This article discusses how climate change is affecting bird breeding and nesting. Earlier warming throws everything off; birds are starting to migrate earlier, but when they arrive at their historical nesting grounds, their food may not be there yet.
- Shifting seasons and unseasonal monsoon conditions have been affecting cues for the Sarus crane’s nesting season, a trend seen among other birds too.
- Climate change is impacting birds like the Sarus crane but is still only one of the many drivers. Several species are being affected by a range of reasons such as pollution, habitat degradation, deforestation and most importantly, land use change.
- Though in nascent stages, observations of the impact of climate change on birds is driving more research in India.
The arrival of monsoon rains in India is an annual milestone for the country. The blustery winds, loaded skies and torrential rains are signs of a good year not just for farmers and economists but also for the tallest of the world’s flying birds – the Sarus crane (Antigone antigone).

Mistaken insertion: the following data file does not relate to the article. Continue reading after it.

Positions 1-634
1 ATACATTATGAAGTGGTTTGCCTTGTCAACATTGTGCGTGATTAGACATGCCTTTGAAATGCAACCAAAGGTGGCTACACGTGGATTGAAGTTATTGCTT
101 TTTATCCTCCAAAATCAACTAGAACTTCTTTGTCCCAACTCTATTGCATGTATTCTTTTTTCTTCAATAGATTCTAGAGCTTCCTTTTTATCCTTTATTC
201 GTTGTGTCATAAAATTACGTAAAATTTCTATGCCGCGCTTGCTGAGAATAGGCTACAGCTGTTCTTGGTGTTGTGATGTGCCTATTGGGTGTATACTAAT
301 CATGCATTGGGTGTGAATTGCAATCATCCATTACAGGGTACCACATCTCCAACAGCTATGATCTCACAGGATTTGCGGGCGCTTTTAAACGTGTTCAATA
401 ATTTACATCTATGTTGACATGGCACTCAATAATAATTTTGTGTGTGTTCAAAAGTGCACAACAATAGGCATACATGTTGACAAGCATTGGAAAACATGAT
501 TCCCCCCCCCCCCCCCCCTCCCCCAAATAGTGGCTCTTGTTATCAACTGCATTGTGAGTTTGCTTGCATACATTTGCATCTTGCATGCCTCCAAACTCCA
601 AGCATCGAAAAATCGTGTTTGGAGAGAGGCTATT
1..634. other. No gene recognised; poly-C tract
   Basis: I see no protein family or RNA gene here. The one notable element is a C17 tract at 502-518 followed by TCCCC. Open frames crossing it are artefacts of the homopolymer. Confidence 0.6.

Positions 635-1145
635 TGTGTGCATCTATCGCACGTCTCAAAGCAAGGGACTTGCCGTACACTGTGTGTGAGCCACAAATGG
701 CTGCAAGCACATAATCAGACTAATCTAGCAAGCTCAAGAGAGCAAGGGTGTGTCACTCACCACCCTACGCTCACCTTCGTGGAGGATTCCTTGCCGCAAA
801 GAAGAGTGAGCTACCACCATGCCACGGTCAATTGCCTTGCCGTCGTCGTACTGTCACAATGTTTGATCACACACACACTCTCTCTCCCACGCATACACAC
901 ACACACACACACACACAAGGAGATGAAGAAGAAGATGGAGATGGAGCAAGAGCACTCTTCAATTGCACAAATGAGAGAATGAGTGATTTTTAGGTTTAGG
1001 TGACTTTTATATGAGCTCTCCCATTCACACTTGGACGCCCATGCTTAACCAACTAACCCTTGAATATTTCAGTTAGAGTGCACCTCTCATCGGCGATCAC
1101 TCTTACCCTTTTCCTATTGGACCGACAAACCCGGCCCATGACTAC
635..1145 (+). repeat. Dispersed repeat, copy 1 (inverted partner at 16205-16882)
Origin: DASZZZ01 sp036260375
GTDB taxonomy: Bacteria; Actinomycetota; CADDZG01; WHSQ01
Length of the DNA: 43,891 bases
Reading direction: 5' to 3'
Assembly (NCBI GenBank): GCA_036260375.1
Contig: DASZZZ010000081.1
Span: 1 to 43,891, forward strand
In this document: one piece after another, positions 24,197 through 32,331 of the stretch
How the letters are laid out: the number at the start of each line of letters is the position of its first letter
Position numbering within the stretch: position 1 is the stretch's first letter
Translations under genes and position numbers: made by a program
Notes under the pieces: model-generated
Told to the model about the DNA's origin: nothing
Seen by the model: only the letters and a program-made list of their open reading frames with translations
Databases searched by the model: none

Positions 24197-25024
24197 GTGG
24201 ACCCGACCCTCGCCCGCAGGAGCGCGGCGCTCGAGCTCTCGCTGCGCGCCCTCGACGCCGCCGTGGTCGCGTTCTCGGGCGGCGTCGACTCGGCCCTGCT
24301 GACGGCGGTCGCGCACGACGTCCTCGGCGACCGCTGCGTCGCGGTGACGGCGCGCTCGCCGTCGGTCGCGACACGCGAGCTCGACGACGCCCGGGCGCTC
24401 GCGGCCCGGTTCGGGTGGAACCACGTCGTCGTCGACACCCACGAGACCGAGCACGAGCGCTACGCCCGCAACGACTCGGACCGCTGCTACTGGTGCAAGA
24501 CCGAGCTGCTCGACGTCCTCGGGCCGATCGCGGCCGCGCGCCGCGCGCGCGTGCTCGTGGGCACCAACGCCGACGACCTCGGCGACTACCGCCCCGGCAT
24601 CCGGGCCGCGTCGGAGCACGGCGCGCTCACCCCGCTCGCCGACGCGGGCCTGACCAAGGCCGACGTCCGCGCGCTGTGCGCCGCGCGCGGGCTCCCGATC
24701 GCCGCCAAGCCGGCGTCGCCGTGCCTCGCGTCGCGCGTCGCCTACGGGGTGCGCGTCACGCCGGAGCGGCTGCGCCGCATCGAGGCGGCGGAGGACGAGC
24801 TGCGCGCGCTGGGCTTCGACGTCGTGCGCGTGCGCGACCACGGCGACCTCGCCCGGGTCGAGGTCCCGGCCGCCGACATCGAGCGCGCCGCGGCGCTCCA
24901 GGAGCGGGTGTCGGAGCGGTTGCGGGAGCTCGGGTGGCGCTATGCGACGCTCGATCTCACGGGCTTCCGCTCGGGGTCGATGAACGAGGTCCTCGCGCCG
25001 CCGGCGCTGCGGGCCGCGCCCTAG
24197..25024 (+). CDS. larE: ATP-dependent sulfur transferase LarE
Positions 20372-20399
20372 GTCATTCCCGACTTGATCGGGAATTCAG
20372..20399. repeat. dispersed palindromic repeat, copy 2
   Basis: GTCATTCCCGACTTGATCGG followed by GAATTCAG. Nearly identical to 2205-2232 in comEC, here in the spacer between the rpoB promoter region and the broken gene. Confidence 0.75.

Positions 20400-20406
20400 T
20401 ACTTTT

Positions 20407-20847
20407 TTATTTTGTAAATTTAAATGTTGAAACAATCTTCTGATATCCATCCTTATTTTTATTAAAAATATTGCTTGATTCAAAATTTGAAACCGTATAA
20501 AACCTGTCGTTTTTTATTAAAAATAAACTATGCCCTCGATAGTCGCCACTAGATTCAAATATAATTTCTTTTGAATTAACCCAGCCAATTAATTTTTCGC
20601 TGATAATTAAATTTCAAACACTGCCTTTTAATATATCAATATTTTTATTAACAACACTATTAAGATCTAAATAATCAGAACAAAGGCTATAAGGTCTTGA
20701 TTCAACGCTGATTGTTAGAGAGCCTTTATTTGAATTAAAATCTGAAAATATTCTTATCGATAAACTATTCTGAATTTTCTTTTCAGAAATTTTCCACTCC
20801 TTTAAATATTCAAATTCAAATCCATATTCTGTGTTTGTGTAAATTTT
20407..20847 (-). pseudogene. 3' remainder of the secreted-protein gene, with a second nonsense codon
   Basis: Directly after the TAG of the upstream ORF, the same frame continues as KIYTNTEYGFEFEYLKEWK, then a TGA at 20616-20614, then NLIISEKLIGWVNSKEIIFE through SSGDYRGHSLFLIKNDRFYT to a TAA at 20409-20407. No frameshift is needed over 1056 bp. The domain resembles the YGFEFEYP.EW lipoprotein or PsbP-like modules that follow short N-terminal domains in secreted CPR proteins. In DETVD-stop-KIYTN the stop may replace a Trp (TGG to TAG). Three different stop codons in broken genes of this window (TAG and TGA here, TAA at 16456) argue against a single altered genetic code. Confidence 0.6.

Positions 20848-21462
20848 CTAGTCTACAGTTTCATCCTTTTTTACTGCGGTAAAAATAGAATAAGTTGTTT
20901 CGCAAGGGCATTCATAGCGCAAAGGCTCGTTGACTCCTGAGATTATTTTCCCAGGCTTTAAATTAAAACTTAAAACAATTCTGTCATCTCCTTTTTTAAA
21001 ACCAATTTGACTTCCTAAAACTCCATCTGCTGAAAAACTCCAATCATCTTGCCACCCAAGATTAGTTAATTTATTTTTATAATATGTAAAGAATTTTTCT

For these majestic birds, the onset of the rainy season in South Asia is a sign for the beginning of their seasonal nesting. However, shifting seasons and unseasonal monsoon conditions have been affecting these cues for nesting. A recent multi-year study across four Indian states showed that altered cropping and rainfall patterns are responsible for unseasonal nesting in Sarus cranes, a globally vulnerable species. Nesting of this species, outside the scheduled monsoon time, may also increase in response to intensifying changes.